Going to Singapore

I had applied to the International Internship Program as a freshman, but unfortunately wasn’t accepted past the first round. After a year of growth and maturity, I figured I might as well try again this year. I ended up applying to the same firms; my interests haven’t changed evidently. Still, I didn’t really know what was in store, and I submitted my application not expecting much.

The first interview was straightforward: I answered questions about my interest in Singapore, venture capital, and the firms that I specifically applied to along with what I hoped to gain from the program. I was mainly nervous for the second interview– the one with the firm. Traditionally venture capital interviews are pretty difficult, replete with technicals as well as pointed fit questions. I stayed up all night preparing for my interview with Amasia, since my interviewer reached out one day before the acceptance deadline, so the time frame was pretty tight. The actual interview was even more basic than the first one– I simply described my interest and potential career aspirations, which ended up being pretty in line with what they were searching for.

I received the acceptance letter the following day. I shouted it to my roommate, texted my friends who had also applied to IIP, and contacted my parents. I felt a mixture of excitement, ecstasy, and relief that my summer internship search was over. I was going to Singapore.

The forms and paperwork were straightforward, albeit a bit inconvenient to keep track of. Our advisor Kevin Haines was absolutely fabulous at answering any questions, which made the process a lot smoother for me and many of my friends who had also been accepted. I settled logistics with my boss, including arrival/departure dates, weekly hours, dress code, and visa information.

I made sure to formulate a list of everything I needed to bring. Since this would be my first serious internship, I knew I couldn’t get away with dressing sloppily and had to go shopping for business casual, keeping in mind the extreme humidity and heat I’ll be facing every day. I had plans to travel on the weekends, so I also packed swimsuits, casual summer outfits, and flip flops. Otherwise, packing was not unlike any other regular travel experience.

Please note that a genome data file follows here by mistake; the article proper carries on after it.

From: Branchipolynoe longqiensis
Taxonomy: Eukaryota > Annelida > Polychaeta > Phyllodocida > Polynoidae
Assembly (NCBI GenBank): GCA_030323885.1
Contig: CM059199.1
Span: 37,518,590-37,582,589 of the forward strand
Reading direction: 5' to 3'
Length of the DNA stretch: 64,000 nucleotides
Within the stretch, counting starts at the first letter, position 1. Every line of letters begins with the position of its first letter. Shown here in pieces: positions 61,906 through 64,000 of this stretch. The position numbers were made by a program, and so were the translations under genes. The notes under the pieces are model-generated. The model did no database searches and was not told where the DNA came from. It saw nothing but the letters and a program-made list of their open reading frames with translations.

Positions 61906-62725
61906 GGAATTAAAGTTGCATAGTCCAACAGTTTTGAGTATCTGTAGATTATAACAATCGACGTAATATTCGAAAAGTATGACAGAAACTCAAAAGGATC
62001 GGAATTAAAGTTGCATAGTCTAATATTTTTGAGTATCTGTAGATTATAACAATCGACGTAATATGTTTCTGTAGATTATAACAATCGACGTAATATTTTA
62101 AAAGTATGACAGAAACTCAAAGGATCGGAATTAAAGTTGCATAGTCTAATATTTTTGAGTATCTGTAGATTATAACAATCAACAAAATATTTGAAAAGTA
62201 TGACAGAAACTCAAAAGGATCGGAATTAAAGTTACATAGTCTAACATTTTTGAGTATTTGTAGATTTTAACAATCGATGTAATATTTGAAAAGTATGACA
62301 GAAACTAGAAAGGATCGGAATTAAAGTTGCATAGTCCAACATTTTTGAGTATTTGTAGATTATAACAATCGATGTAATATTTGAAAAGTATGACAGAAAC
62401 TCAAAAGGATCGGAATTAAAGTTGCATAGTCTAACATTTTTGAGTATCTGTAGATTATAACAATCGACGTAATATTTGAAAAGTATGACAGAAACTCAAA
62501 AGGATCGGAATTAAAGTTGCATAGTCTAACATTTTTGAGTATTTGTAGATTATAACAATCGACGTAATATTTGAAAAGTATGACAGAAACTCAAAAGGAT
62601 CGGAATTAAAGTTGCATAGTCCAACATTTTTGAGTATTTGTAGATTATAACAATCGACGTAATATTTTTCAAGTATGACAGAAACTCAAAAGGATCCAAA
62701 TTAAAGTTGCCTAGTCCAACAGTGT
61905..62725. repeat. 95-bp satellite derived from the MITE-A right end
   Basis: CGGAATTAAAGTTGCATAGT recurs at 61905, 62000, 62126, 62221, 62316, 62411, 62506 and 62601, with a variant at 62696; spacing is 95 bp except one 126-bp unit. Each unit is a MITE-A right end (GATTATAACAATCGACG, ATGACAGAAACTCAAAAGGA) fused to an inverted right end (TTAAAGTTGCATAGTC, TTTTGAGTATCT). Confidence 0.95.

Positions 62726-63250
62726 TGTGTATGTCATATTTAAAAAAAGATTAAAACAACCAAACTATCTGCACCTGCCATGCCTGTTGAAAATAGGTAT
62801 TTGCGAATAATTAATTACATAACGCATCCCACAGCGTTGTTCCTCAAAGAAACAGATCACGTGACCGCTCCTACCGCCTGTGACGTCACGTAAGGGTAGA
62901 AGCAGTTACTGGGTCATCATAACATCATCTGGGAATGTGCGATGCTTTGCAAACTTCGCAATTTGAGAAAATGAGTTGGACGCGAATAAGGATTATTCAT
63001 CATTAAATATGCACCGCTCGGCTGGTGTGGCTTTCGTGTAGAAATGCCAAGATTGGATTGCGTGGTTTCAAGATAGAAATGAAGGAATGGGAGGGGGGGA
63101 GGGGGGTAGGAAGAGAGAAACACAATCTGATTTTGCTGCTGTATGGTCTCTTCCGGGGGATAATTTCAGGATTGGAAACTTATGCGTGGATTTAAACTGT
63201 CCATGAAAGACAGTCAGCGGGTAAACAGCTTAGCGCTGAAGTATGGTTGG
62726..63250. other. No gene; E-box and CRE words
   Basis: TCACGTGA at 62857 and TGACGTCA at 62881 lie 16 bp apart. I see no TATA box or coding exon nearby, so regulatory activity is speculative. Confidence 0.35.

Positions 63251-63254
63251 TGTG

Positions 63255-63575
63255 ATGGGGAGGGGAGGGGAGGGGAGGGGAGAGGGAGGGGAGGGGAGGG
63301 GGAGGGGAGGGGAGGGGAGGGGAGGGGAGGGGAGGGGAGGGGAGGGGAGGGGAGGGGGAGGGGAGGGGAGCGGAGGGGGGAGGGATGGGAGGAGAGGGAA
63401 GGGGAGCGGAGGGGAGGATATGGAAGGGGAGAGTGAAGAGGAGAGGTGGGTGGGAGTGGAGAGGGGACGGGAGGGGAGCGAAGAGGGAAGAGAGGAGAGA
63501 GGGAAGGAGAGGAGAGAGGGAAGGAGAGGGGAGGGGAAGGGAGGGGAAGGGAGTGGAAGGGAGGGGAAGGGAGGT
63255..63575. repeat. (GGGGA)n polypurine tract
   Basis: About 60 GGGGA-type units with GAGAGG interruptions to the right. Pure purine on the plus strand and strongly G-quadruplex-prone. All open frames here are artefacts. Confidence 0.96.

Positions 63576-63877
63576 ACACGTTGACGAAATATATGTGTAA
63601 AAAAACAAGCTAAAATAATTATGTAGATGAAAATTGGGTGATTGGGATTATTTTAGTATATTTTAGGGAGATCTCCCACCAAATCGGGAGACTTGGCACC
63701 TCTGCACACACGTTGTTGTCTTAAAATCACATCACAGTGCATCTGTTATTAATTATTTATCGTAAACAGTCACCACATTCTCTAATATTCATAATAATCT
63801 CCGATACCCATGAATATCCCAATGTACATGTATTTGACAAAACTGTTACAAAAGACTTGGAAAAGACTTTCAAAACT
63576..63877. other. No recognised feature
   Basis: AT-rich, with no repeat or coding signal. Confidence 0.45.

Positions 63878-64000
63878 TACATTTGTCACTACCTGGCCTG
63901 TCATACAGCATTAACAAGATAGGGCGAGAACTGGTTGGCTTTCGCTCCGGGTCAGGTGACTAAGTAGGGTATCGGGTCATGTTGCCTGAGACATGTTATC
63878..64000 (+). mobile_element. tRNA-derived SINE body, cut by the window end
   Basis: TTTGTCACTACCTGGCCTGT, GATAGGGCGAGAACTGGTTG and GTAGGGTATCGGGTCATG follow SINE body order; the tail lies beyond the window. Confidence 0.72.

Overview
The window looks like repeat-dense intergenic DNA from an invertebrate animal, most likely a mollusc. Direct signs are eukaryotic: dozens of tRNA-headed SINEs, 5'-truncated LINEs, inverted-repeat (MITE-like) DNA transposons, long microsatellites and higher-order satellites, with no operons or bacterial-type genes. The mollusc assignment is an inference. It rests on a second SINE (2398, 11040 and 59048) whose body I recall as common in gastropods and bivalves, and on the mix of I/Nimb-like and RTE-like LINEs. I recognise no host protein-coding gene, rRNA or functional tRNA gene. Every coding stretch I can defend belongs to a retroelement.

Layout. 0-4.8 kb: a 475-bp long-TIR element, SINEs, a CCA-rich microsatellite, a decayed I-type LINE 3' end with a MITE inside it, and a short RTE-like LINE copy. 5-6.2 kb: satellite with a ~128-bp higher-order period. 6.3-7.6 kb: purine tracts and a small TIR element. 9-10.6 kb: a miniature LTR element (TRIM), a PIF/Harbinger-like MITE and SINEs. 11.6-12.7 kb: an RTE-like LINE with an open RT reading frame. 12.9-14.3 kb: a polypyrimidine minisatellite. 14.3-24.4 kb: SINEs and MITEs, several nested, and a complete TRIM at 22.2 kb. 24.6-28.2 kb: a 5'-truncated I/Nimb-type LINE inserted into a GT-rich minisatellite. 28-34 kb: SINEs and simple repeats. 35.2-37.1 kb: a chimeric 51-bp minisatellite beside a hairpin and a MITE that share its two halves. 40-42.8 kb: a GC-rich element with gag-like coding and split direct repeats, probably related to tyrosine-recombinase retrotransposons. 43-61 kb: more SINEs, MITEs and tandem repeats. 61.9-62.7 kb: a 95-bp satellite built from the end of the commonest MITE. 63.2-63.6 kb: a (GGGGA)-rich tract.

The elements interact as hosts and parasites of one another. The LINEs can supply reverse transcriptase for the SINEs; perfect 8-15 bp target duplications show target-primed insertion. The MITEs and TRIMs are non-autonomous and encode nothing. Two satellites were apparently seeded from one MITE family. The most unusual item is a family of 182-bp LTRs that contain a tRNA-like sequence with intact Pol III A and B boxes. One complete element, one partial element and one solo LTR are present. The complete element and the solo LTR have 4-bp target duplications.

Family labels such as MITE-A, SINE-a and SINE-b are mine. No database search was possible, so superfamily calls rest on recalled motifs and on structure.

A friend of mine who lives in Singapore had offered to house me, which made my arrival to Singapore a lot less intimidating. I simply got in a cab and gave the driver the address– airport cabs in Singapore are surprisingly cheap. For the duration of the ride, I chatted with the driver about interesting places to visit and examined the city through the windows of my cab. Most of my observations were comparing the city to Taipei, where my parents are from. In general, Singapore seems less crowded, cleaner, and more modern. My friend’s parents greeted me at the door of their home, ushered me into my room, introduced me to my maid, and explained the public transportation routes.

Currently, I feel very jet lagged, and I know it will take some time before I adjust to the city. I also know that this summer will be a special one, and I cannot wait to find out what’s in store!

-April Huang                                                                                                                                                                                                                                                                                                                                 Amasia, Singapore


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